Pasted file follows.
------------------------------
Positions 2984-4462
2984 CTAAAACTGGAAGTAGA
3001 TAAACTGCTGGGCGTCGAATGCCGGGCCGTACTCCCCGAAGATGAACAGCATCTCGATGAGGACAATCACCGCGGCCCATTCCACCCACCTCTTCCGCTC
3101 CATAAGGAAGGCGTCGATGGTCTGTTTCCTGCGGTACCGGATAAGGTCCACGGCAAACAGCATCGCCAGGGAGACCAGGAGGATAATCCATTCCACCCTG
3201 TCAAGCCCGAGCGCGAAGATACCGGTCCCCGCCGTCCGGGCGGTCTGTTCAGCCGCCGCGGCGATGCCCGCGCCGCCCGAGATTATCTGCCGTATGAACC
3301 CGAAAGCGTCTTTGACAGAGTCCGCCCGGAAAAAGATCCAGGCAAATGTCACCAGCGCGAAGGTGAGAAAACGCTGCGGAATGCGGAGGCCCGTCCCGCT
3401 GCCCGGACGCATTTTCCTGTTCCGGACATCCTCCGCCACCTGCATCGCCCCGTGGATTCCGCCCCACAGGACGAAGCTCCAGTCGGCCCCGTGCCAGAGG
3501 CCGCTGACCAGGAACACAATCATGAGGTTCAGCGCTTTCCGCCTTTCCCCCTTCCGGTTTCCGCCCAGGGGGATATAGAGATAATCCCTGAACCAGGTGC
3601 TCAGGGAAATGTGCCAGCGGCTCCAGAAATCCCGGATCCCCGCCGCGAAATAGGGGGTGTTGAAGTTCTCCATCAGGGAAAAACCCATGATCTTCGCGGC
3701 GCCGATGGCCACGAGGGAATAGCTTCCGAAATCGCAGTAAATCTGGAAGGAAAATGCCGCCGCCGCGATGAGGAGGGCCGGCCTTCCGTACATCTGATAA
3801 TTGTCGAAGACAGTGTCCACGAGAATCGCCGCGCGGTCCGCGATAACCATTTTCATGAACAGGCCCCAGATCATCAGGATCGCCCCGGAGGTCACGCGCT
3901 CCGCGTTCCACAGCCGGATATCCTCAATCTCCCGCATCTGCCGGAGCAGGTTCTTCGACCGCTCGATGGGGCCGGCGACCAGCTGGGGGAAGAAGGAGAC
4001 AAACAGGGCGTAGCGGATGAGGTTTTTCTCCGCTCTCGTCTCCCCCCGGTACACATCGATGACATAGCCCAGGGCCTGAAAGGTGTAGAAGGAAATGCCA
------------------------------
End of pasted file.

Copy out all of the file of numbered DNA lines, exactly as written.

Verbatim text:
Positions 2984-4462
2984 CTAAAACTGGAAGTAGA
3001 TAAACTGCTGGGCGTCGAATGCCGGGCCGTACTCCCCGAAGATGAACAGCATCTCGATGAGGACAATCACCGCGGCCCATTCCACCCACCTCTTCCGCTC
3101 CATAAGGAAGGCGTCGATGGTCTGTTTCCTGCGGTACCGGATAAGGTCCACGGCAAACAGCATCGCCAGGGAGACCAGGAGGATAATCCATTCCACCCTG
3201 TCAAGCCCGAGCGCGAAGATACCGGTCCCCGCCGTCCGGGCGGTCTGTTCAGCCGCCGCGGCGATGCCCGCGCCGCCCGAGATTATCTGCCGTATGAACC
3301 CGAAAGCGTCTTTGACAGAGTCCGCCCGGAAAAAGATCCAGGCAAATGTCACCAGCGCGAAGGTGAGAAAACGCTGCGGAATGCGGAGGCCCGTCCCGCT
3401 GCCCGGACGCATTTTCCTGTTCCGGACATCCTCCGCCACCTGCATCGCCCCGTGGATTCCGCCCCACAGGACGAAGCTCCAGTCGGCCCCGTGCCAGAGG
3501 CCGCTGACCAGGAACACAATCATGAGGTTCAGCGCTTTCCGCCTTTCCCCCTTCCGGTTTCCGCCCAGGGGGATATAGAGATAATCCCTGAACCAGGTGC
3601 TCAGGGAAATGTGCCAGCGGCTCCAGAAATCCCGGATCCCCGCCGCGAAATAGGGGGTGTTGAAGTTCTCCATCAGGGAAAAACCCATGATCTTCGCGGC
3701 GCCGATGGCCACGAGGGAATAGCTTCCGAAATCGCAGTAAATCTGGAAGGAAAATGCCGCCGCCGCGATGAGGAGGGCCGGCCTTCCGTACATCTGATAA
3801 TTGTCGAAGACAGTGTCCACGAGAATCGCCGCGCGGTCCGCGATAACCATTTTCATGAACAGGCCCCAGATCATCAGGATCGCCCCGGAGGTCACGCGCT
3901 CCGCGTTCCACAGCCGGATATCCTCAATCTCCCGCATCTGCCGGAGCAGGTTCTTCGACCGCTCGATGGGGCCGGCGACCAGCTGGGGGAAGAAGGAGAC
4001 AAACAGGGCGTAGCGGATGAGGTTTTTCTCCGCTCTCGTCTCCCCCCGGTACACATCGATGACATAGCCCAGGGCCTGAAAGGTGTAGAAGGAAATGCCA